Cultural safety, cultural humility and anti-racism practice standard and accompanying resources
The College acknowledges that these standards were written and developed on the unceded territories of: the hən̓q̓əmin̓əm̓-speaking peoples – xʷməθkʷəy̓əm (Musqueam), and sel̓íl̓witulh (Tsleil-Waututh) Nations; and the Sḵwx̱wú7mesh-ulh Sníchim-speaking peoples – Sḵwx̱wú7mesh Úxwumixw (Squamish) Nation whose historical relationships with the land continue to this day.
The College is grateful to everyone who provided feedback and input throughout the development process and recognizes the following Indigenous partners for their leadership:
- aǰɛmaθot (Davis McKenzie) of Tla’amin Nation
- k'ʷunəmɛn (Joe Gallagher) of Tla’amin Nation
- Tlesla II (Dr. Evan Adams)
- Sulksun (Shane Pointe) of Musqueam Nation
To develop this practice standard, the College engaged in extensive consultation with a number of key audiences, including Indigenous patients and registrants, the First Nations Health Authority, and many others. The College offers thanks and appreciation to everyone who provided feedback and input throughout this development process.
The College is especially grateful to the Indigenous registrants and patients who took the time to participate in the virtual discussion circles to share their thoughts on the practice standard and its implementation.
Finally, the College would like to pay tribute to one virtual discussion circle participant in particular, Bill Blackwater of Gitxsan Nation, who passed away shortly after the discussion circle. Bill’s words were moving and his participation had a true impact on the development of the practice standard.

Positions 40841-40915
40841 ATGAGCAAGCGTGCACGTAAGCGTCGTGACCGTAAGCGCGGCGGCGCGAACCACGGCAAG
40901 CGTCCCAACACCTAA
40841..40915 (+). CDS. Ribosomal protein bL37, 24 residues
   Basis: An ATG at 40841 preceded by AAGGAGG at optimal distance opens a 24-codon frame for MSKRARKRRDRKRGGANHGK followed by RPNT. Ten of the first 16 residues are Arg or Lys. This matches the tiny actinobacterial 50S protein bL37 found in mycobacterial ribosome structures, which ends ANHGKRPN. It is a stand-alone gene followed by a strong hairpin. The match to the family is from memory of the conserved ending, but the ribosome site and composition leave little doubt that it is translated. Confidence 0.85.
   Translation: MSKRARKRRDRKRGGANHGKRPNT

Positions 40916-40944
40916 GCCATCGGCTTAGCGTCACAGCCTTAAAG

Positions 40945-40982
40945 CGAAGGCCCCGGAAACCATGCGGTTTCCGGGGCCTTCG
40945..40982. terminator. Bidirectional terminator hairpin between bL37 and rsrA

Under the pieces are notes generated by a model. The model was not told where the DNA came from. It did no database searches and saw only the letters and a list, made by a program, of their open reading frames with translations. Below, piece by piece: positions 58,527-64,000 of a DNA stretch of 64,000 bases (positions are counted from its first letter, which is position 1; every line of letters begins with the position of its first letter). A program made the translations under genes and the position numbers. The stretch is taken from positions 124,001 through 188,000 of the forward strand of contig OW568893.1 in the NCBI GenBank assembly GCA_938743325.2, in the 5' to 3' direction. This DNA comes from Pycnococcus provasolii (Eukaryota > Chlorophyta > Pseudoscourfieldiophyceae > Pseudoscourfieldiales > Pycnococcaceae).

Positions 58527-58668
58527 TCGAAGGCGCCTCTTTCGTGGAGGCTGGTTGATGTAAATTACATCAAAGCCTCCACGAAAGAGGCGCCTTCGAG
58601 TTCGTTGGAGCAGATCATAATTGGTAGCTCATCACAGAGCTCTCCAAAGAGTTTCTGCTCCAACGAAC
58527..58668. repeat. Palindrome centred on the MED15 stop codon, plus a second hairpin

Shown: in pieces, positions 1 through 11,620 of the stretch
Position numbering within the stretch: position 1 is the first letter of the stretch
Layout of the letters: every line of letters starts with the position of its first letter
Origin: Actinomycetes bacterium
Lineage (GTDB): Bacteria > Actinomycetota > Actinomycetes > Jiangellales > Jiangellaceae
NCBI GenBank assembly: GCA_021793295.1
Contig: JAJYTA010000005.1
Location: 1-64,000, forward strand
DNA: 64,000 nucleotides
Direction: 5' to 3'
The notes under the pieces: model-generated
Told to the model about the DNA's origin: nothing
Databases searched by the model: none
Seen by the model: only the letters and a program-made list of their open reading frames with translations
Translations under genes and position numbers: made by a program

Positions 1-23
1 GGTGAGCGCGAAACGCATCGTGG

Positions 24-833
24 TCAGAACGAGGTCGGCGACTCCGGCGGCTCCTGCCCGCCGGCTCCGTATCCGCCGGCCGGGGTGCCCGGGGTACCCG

This practice standard was developed in collaboration with the BC College of Nurses and Midwives (BCCNM).
The colleges were led by two experienced advisors to ensure Indigenous voices and perspectives were involved throughout the process. The standard underwent two extensive consultations, allowing for the initial draft principles to evolve into a robust practice standard.
The consultation process on the practice standard was extensive as the colleges understood the importance of reflecting on Indigenous Peoples experiences and collaborating with them during the drafting process.
The colleges also reviewed multiple reports, including:
- Reclaiming power and place: The final report of the national inquiry into missing and murdered indigenous women and girls,
- the In Plain Sight: Addressing Indigenous-specific Racism and Discrimination in B.C. Health Care report,
- the TRC Calls to Action report, and the
- United Nations Declaration on the Rights of Indigenous Peoples
This was important in ensuring that the work done by others and the lessons learned through other engagement processes could be built upon.